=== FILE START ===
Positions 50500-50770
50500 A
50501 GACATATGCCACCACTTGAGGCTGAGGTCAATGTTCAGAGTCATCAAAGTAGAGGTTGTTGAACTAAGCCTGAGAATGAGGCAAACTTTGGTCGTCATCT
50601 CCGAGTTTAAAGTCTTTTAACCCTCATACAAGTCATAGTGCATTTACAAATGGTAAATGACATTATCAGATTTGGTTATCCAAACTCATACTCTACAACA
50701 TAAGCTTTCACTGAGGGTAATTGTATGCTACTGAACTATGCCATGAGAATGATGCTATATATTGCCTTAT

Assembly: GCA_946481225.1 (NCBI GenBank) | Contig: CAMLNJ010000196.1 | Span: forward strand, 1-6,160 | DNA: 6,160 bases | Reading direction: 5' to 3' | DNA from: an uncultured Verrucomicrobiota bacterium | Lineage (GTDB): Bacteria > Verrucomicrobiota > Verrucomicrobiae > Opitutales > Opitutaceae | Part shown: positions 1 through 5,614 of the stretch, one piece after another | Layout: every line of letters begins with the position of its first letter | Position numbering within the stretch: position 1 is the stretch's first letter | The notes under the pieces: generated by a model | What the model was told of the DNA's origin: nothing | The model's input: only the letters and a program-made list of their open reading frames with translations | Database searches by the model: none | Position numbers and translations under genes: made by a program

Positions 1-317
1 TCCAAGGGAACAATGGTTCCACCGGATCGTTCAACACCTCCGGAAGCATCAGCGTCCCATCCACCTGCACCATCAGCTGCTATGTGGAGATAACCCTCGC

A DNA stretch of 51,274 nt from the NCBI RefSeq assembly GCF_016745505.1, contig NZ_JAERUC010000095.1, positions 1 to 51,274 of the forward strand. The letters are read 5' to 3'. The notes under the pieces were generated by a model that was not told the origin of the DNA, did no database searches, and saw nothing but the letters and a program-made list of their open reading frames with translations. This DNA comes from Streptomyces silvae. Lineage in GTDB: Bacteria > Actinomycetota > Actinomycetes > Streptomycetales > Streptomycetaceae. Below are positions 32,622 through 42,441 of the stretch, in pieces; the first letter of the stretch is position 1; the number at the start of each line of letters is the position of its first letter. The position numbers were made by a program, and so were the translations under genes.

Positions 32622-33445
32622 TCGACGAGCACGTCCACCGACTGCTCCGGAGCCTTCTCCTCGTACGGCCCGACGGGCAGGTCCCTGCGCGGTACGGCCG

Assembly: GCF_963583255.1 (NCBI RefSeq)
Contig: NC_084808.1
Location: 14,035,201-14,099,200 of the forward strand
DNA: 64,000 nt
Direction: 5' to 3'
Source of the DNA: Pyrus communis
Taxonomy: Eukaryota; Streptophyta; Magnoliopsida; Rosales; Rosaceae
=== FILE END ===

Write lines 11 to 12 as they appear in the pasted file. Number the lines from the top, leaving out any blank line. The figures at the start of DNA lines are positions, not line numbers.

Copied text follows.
32622 TCGACGAGCACGTCCACCGACTGCTCCGGAGCCTTCTCCTCGTACGGCCCGACGGGCAGGTCCCTGCGCGGTACGGCCG

Assembly: GCF_963583255.1 (NCBI RefSeq)